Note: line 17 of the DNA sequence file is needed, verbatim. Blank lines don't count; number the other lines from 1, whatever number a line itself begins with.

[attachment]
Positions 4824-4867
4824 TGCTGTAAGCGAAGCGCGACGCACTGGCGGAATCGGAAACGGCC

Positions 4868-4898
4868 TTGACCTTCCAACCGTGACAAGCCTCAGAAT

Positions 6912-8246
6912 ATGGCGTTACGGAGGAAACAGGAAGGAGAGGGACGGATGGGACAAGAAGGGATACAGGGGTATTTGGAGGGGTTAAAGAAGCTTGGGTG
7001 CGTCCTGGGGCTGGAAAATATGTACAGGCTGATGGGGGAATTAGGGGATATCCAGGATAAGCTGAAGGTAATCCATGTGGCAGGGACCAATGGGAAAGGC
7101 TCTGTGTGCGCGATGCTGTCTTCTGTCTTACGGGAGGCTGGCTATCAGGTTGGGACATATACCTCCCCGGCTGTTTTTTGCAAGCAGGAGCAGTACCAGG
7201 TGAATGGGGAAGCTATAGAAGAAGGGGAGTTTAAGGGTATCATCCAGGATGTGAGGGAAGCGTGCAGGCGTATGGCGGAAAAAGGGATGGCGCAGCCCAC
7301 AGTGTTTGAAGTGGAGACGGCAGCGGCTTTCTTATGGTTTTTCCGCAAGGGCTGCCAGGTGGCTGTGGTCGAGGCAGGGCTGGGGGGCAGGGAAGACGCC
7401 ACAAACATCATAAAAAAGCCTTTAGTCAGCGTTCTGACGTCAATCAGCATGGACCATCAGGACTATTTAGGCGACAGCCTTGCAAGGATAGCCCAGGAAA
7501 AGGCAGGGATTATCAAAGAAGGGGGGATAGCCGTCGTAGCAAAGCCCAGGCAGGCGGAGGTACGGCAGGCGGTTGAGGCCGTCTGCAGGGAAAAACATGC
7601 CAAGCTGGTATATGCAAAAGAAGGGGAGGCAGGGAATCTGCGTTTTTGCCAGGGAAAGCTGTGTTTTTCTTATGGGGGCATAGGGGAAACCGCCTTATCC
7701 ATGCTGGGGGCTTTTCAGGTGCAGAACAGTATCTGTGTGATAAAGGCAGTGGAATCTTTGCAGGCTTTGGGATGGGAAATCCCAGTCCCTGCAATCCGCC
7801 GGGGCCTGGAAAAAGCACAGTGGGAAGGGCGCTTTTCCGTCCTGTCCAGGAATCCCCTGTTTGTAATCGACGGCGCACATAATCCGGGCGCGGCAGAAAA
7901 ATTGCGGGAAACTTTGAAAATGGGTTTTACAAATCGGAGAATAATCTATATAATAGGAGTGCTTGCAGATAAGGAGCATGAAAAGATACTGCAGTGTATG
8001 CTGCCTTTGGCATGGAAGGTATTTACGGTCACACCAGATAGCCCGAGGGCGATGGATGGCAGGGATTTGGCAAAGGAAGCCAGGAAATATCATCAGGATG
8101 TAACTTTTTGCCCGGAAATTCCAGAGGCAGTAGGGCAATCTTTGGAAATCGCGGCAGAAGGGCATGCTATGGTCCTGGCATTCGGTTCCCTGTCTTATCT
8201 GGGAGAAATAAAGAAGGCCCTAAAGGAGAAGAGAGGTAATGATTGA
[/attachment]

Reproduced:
8001 CTGCCTTTGGCATGGAAGGTATTTACGGTCACACCAGATAGCCCGAGGGCGATGGATGGCAGGGATTTGGCAAAGGAAGCCAGGAAATATCATCAGGATG